November Woman to Watch

Grace Ponting

Tell us a bit about yourself and your career in tech sales so far?

I started as a BDR a few years ago at a company called LogMeIn, focusing on generating new opportunities for enterprise reps in APAC. After about a year I was headhunted for a founding member role as a BDR at Harness which was super exciting. However, I joined the company 2 weeks before COVID hit, which meant they had to cut their SDR functions globally and only kept a few who were based in the States.

I was made redundant which was devastating but I guess a common theme across that time and the current state of the market. I then tossed up between taking an AE role or staying again as a BDR. In the end I went for a BDR role – I wanted a more technical challenge and ended up at New Relic. I thought given the remote time and I wanted to make the transition when I knew I had the support I would need to succeed. 

I was on a strong trajectory to get promoted to an AE role but was headhunted again for a role at Fullstory – my current company – as a founding member, Growth AE, looking after all SMB accounts across APAC. I joined in August last year and have been promoted to a Senior Growth AE. 

How did you find the experience of joining a launch team in APAC?

I love it! It’s been really exciting and I have learnt so much just diving in head first. I was the 6th hire here at Fullstory which obviously was a very lean team to begin with, a very fast paced environment which is something that I thrive in. You don’t have local support so there are a lot of late nights and early mornings to get in contact with the US, but when the work is meaningful and you believe in the product you’re selling I think you really enjoy working hard for it.

Fullstory is a fully remote company but since we started with such a small team here there is such a strong element of teamwork, everyone is there to help each other. I think seeing the organic growth of inbound leads and appetite in the market is so rewarding. I used to look after all of APAC but now just A/NZ because of the demand and expansion of the office to Singapore and soon Japan. It really shows how the market is digesting the product and generating the organic demand for creating more perfect digital experiences!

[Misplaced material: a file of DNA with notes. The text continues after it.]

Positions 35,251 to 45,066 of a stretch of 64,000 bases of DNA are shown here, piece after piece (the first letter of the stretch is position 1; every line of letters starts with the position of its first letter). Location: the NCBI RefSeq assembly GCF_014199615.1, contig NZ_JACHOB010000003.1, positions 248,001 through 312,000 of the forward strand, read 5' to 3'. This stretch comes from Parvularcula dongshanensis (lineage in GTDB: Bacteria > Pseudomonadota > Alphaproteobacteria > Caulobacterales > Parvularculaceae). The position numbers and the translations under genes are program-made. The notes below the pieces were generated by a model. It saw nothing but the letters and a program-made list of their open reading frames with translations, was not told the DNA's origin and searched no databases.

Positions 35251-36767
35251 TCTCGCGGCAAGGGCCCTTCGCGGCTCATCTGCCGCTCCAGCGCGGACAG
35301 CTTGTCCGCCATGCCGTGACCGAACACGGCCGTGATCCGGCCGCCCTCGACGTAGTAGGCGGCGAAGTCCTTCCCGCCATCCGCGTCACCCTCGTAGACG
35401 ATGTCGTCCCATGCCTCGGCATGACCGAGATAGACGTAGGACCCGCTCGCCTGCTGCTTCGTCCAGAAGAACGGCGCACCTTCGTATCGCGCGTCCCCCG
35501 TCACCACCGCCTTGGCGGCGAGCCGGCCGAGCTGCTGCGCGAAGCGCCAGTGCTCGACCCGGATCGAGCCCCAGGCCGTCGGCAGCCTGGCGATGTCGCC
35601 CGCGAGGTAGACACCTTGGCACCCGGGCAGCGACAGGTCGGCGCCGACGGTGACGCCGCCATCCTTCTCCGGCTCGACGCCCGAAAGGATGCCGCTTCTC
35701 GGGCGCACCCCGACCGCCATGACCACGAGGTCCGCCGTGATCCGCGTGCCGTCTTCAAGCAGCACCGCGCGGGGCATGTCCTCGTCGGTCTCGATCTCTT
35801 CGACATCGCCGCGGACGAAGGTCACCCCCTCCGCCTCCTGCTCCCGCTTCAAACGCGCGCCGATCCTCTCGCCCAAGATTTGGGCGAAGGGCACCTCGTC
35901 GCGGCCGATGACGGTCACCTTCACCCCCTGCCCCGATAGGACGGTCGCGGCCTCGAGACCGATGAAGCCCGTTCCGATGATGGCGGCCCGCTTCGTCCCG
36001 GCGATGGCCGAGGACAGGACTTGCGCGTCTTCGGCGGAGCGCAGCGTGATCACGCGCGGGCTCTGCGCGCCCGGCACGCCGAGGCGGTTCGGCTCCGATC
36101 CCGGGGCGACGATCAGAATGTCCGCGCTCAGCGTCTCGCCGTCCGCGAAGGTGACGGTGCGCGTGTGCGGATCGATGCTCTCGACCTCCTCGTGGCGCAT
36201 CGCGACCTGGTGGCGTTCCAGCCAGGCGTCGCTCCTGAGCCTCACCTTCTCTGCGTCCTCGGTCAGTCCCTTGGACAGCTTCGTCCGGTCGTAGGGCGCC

A lot of people are a little apprehensive to join startups because of that risk and look at bigger, more structured or established companies. Is there anything you would say to people considering that risk and not sure whether or not to take the leap to a startup?

I think the risk is worth the reward, but of course it’s not for everyone. I am definitely someone who thrives under (structured) pressure and I’m also a big believer in seeking forgiveness not permission… My advice would be to just jump in head first. Understand that it’s ok to make mistakes, lean in to the inevitable teething and growing pains. I guess it comes back to really believing in the product you’re selling, if you can see the bigger picture in what the company is trying to achieve it really helps you to work through it, enjoy the ride!

In those first initial interviews with Fullstory how did you make that decision – when did you decide that you had that belief in the product and wanted to make the move?

Good question! For me it was a mix of things, I spoke to my mentor and friends in the industry and got their feedback on what he thought of the company and where they are heading. I did some research on the Founder and CEO, his beliefs and vision for the company. Someone I had worked with at New Relic had just moved across too as an SE so I spoke to them about where it fitted and why they decided to make the move. I also just looked at the current market and the effects of COVID. The natural shift to online and digital really resonated with what Fullstory has to offer and how relevant it will be in the long term. It was a mix of all these factors along with the funding and growth of the company itself.